Commissioner of Agriculture Adam. H. Putnam and the Florida Cabinet today voted to approve expansion of aquaculture leases in Franklin County that will enable Spring Creek Oyster Company to use the full water column to grow oysters, the first enterprise of its kind in an area where the wild oyster industry is struggling.
"This new oyster farming technique could be one of the keys to saving the oyster industry in Florida," Commissioner Putnam said. "We're hopeful it will increase productivity, create jobs and supplement traditional oyster harvests."
Franklin County's wild oyster industry in the Apalachicola Bay has declined substantially in recent years. Spring Creek Oyster Company recently began experimenting with the cultivation of oysters in cages to serve at its Spring Creek Restaurant in Crawfordville. The oysters were farmed on the company's current submerged land leases used for clams in Alligator Harbor.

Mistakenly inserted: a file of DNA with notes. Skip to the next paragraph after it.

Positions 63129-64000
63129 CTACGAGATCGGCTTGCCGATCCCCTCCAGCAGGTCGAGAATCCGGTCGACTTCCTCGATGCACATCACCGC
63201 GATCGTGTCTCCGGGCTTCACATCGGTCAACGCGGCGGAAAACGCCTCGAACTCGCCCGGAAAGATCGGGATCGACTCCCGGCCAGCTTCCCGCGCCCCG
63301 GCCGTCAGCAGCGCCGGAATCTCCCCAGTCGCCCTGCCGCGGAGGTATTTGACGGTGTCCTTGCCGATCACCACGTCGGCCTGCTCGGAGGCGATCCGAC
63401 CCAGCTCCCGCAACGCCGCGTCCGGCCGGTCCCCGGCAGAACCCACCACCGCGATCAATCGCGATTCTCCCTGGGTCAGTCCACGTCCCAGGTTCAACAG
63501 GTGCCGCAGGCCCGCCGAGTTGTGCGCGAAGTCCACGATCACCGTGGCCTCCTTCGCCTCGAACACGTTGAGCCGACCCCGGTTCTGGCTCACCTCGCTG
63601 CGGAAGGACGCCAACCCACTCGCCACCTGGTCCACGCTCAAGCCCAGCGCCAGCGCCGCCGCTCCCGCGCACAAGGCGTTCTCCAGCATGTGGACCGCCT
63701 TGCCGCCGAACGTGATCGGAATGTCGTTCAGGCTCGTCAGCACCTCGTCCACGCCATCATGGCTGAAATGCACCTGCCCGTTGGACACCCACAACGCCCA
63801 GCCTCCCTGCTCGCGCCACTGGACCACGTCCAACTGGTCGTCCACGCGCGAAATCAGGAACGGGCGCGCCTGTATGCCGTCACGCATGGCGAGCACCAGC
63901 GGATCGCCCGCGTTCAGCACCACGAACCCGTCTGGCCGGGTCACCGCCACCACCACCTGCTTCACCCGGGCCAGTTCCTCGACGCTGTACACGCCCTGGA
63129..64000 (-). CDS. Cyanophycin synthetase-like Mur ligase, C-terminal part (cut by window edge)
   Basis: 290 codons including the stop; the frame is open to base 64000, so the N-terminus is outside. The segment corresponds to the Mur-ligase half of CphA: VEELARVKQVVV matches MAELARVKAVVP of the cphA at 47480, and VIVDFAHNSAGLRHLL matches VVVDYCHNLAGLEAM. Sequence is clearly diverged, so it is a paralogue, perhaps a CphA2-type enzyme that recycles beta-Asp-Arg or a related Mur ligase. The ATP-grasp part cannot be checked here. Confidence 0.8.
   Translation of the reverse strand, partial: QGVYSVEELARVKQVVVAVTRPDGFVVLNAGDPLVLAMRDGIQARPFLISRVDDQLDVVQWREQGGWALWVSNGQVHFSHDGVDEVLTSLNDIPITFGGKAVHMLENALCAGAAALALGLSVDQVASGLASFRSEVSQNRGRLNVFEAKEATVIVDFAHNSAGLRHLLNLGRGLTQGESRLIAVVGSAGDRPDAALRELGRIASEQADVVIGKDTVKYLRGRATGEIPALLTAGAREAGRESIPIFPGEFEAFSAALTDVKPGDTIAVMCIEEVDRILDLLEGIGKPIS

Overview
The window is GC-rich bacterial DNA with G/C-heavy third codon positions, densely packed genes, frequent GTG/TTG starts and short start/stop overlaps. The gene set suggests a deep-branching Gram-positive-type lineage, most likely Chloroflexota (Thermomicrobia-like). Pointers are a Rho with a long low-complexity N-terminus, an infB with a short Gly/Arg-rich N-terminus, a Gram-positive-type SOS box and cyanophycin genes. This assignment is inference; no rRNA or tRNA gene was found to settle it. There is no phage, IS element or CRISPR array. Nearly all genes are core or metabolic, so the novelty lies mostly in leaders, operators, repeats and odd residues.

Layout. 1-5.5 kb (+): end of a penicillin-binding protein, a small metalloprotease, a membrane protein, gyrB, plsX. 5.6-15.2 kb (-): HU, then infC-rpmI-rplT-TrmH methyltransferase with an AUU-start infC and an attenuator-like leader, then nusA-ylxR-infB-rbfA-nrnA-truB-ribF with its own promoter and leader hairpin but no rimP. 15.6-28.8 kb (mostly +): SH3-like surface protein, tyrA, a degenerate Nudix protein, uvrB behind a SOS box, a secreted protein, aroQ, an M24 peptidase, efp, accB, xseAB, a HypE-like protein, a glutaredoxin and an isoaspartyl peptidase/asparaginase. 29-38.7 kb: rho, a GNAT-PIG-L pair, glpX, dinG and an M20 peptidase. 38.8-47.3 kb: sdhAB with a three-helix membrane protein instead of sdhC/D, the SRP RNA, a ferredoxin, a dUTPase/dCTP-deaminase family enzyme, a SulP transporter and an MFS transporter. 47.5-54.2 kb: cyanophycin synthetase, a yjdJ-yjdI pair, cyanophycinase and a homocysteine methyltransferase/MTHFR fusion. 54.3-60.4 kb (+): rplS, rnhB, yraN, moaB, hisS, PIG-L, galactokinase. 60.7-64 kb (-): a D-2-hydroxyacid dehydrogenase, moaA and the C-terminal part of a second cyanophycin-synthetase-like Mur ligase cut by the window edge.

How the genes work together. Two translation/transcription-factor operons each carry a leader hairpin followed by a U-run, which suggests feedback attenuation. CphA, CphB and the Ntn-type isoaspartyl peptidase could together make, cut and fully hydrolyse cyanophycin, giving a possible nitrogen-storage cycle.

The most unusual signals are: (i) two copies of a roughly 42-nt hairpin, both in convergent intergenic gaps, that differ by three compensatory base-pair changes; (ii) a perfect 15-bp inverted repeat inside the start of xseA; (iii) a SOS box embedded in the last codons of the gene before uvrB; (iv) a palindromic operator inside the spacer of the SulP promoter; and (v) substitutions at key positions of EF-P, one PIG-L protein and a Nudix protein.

Spring Creek Oyster Company requested approval of the Florida Cabinet for use of the full water column to suspend oyster cages. This places the oysters in the most nutrient-rich part of the water, which reduces predators, shortens the grow-out time and improves survival rates.
The two leases that were modified today are 1.5 acres each in the Alligator Harbor Aquaculture Use Zone near St. Teresa Beach in Franklin County. Spring Creek is currently in compliance with the terms of the two leases, which expire in 2022, and with the Florida Department of Agriculture and Consumer Services' Aquaculture Best Management Practices. The proposed changes will not have adverse impacts to existing shellfish beds or other natural habitats.
For more information about the Florida Department of Agriculture and Consumer Services, visit www.FreshFromFlorida.com.
Information provided by the Commission of Agriculture